Australia: The Land Where Time Began 

Neutrino Oscillations – Violation of the LeggettGarg Inequality
The LeggettGarg inequality, which is an analogue of Bell’s inequality
that involves correlations of measurements on a system at different
times, is one of the hallmark tests of quantum mechanics against
classical predictions. According to Formaggio et
al. the phenomenon of
neutrino oscillations should adhere to predictions of quantummechanics
and provide an observable violation of the LeggettGarg inequality. In
this paper Formaggio et al.
demonstrate how oscillation phenomena can be used to test for violations
of the classical bound by carrying out measurements on neutrinos at
distinct energies, instead of a single neutrino at distinct times. It is
shown by a study of the data provided by the MINOS experiment that there
is a greater than 6σ violation over a distance of 735 km, which
represents the greatest distance over which either the LeggettGarg
inequality or Bell’s inequality has been tested.
The principle of superposition is possibly one of the counterintuitive
aspects of quantum mechanics, which stipulates that an entity can exist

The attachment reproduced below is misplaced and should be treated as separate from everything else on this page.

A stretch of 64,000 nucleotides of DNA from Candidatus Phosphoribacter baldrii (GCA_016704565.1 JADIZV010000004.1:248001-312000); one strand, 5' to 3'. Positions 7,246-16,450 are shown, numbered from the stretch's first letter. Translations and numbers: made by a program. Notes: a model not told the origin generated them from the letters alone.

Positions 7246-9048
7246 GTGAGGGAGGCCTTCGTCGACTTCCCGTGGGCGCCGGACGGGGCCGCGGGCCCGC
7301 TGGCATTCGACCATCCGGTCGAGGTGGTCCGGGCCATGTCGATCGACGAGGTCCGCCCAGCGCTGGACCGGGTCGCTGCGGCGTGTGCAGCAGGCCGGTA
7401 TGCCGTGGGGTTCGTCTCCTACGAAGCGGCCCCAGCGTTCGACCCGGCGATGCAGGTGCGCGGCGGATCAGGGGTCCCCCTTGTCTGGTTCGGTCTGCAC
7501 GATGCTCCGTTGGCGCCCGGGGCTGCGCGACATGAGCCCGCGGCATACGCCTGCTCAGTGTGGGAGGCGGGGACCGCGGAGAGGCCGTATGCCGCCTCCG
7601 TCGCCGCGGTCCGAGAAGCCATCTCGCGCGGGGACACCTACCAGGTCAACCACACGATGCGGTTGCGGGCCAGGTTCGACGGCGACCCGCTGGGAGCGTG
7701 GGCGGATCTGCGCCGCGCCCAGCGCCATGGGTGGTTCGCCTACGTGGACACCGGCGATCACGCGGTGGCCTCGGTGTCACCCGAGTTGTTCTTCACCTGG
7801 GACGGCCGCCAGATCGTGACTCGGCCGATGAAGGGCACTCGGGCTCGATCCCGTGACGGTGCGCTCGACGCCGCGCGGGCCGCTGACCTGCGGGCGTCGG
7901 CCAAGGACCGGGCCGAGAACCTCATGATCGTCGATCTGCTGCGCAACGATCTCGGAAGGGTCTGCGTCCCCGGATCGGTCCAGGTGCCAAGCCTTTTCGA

in multiple different states simultaneously. It has been indicated by
Bell and others how distinguishing between classical systems and those
demonstrating quantum superposition could be shown experimentally (Bell,
1964; Kochen & Specker, 1967). Bell’s inequality concerns correlations
among measurements on systems that are separated spatially. Analogous
tests were developed by Leggett and Garg that concerns correlations
among measurements that have been performed on a system at different
times, and they extended the tests to apply to macroscopic entities
(Leggett & Garg, 1985). The LeggettGarg inequality (LGI), referred to
sometimes as the “timeanalogue” of Bell’s inequality, allows for a
complementary test of quantum mechanics while potentially avoiding some
of the difficulties that are involved in performing a test that is truly
free of loop holes of Bell’s inequality (Hensen et al., 2015; Shalm et
al., 2015; Giustina et al., 2015; Gallicchio, Friedman & Kaiser, 2014).
See (Emary, Lambert & Nori, 2014) for a recent review.





Author: M.H.Monroe Email: admin@austhrutime.com Sources & Further reading